• AvatarMuslim-American Me says

        Assalamu Alaikum Wa Rahmatullahi Wa Barakatuh, Sister Elle…

        I live in Southern California, in Los Angeles County. I’ve been Muslim for one year now, Alhamdulillah. I’m very strong in my Deen now and I won’t take my hijab off for anybody, not even for a job interview. I try as hard as I can to make people see that I’m still the same person, with the same abilities, no matter how I dress. In fact, being a Muslim makes me more desirable as an employee. I won’t call in sick the day after the Super Bowl because I got too drunk the night before…lol…

        This whole situation has taught me patience and made me stronger. I rely on Allah (swt) alone, as everything comes from Him.

        • Avataribrahim says

          your situation is seriously very similar to mine, please BE CAREFUL. I fully understand your passion for Islam and the inner strength you feel in having faith. I was there. But, I would like to advice you by saying, Protect your spirit. This is a non muslim country and there is a very very serious backlash against muslims and Islam since 9/11. There is an overwhelming anti muslim sentiment in the US today and people have learned to hide it. They have learned to be very crafty in their discrimination against muslims. The best way I can describe it is like this: you are in the middle of a tsunami and you’re trying to ride it out on a surfboard. eventually you will tire out and get overwhelmed. Protect your spirit.

          • AvatarMuslim-American Me says

            You think you understand my situation, but you don’t. I accepted Islam a little over a year ago, and studied for three years before that, so I knew what adjustments I would need to make in my life. I know enough to not apply for jobs in the banking or insurance industries anymore. I would never accept a job that involved anything that was not pleasing to Allah (swt). I do everything I possibly can to live in the right way, but that doesn’t change my intelligence level or make me “unemployable”. I’m still the same person I was before I was a Muslim, only better.

            I know what “they’re” like. I know how “they” think. I used to be one of “them”, not long ago. This is my country, too. I was born here and my father fought in WWII to protect my freedom to do exactly what I’m doing now. I’m not doing anything illegal by practicing my Deen, but “they” are acting illegally if “they” discriminate against me, whether it be for religion, age or anything else that’s Federally protected. I’m at a point in my life where “they” could easily discriminate against me for age, but my hijab covers my gray hair, and I’ve been told I look like I’m in my 30’s. I’m an educated woman who will not tolerate discrimination in any form.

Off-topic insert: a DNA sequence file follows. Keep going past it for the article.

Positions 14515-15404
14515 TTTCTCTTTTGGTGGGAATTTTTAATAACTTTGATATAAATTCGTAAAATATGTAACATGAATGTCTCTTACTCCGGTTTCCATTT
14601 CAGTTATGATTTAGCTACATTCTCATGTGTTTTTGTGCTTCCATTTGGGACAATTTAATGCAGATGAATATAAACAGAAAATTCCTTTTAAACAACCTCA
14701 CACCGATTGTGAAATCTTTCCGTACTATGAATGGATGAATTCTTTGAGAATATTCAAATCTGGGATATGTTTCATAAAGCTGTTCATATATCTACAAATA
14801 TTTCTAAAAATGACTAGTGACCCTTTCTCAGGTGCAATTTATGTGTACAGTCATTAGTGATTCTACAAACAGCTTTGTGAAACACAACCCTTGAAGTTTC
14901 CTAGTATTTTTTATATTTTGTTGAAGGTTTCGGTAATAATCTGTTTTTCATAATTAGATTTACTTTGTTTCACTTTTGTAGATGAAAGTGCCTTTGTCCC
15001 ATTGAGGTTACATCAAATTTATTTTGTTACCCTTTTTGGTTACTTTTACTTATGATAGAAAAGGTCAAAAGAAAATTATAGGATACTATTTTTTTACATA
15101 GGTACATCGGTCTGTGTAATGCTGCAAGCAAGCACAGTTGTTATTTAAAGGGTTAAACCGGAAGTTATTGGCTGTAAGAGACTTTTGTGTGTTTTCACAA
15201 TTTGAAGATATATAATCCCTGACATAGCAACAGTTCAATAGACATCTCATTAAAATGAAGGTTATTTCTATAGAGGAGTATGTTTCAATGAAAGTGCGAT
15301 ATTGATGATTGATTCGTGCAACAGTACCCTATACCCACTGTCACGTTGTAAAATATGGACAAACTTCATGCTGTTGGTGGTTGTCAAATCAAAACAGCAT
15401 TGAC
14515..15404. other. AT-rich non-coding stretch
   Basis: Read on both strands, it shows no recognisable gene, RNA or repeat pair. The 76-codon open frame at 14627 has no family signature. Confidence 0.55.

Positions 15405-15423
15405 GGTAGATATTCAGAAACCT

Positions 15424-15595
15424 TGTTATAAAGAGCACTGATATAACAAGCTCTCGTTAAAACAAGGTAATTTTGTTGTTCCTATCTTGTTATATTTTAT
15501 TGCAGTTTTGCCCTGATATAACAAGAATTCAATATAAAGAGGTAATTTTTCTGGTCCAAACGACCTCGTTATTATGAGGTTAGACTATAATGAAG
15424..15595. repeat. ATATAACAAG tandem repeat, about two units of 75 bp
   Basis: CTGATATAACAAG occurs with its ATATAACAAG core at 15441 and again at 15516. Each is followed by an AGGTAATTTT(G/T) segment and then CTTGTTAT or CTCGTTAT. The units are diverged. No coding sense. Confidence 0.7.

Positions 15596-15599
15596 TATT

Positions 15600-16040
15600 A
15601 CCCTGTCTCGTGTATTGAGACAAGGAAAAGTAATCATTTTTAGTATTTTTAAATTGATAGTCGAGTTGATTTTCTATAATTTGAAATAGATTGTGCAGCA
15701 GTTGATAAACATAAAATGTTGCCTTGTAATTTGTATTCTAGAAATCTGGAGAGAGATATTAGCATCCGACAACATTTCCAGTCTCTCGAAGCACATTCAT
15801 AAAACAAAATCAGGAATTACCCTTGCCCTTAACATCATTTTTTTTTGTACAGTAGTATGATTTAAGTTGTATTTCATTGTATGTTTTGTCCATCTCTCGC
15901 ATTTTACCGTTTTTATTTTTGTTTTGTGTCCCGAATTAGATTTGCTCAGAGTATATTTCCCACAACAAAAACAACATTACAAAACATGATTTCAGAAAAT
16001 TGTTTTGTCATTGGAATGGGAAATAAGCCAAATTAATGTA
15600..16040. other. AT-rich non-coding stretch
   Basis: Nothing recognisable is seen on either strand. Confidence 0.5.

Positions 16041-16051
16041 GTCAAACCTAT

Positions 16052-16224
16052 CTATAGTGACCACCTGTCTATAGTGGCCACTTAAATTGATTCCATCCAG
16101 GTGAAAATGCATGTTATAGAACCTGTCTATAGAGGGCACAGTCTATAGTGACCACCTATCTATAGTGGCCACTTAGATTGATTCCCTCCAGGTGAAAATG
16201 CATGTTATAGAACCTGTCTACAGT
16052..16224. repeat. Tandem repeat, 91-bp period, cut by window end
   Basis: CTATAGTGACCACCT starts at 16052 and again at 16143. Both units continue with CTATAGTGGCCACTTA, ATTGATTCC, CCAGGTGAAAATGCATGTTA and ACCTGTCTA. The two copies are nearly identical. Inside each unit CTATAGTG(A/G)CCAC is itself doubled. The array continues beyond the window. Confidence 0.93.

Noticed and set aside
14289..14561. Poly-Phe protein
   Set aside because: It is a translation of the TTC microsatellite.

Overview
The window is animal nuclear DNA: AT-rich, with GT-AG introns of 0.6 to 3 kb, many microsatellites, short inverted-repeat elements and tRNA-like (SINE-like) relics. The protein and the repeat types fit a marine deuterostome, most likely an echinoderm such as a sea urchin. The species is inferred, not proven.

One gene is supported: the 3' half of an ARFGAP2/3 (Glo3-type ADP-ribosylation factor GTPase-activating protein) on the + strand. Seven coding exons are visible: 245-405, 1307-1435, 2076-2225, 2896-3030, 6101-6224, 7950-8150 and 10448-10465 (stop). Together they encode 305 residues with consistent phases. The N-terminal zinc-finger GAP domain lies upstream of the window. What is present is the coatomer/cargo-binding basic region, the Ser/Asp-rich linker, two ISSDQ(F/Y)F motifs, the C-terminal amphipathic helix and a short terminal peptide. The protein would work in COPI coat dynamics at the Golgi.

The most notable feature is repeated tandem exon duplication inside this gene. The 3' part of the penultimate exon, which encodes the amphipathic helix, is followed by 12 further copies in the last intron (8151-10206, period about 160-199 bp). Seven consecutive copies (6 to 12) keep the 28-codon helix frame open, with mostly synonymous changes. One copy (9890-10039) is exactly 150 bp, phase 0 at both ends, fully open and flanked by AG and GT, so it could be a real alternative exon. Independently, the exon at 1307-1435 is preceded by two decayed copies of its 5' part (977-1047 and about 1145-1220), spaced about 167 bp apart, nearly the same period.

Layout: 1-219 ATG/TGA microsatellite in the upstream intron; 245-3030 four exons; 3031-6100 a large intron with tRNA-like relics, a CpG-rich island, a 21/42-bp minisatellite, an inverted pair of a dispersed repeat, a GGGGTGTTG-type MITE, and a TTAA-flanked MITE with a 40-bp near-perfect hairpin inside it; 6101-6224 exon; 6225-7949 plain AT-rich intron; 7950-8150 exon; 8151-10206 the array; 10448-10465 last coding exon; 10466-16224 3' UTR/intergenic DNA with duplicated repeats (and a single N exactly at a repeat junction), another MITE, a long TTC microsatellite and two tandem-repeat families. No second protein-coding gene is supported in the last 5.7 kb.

My father worked building the World Trade Center. You’re talking to the wrong person about 9/11. I’m one of the thousands, if not millions, of people who have accepted Islam, in spite of 9/11. Surfboard in a tsunami? Your analogy was poetic, and like the Prophet Muhammad (saw), I have no patience for poets. It’s negative Muslims like you, who keep using 9/11 as an excuse, that are part of the problem, not part of the solution.

            Practice what you preach, Brother. Guard your Deen, and stop discouraging people who have their act together. Allah (swt) has got my back…Alhamdulillah!!!!!

          • AvatarIbrahim says

            @muslim american me: you are going to have a very difficult time and an uphill battle with the attitude you display. I was born and raised in Los Angeles and your attitude will not fly. I offered you friendly advice and you responded with back handedness. Nobody is discouraging anyone of anything, but the fact is that you have to put a roof over your head and food on the table. And, if you have children you have to feed them. Nobody will do it for you and food will not fall from the sky. As the saying goes, When in Rome do as the Romans. You refuse to apply for jobs at banks. Well, you are simply limiting yourself. You sound more like someone who was fishing in order to preach. Your attitude will not take you far in the job market and from your response, no one, no one will want to risk hiring someone like you. You are a potential lawsuit waiting to happen and no business wants to risk that headache. And, I don’t blame them.

  4. AvatarCandace says

    Is removing anything that sounds Muslim from your resume necessary to get a job, isn’t this the same as people changing their names to avoid discrimination? I am Muslim and have faced a lot of overt discrimination, I would tell her if she feels that she is being discriminated against she should file an EEOC complaint.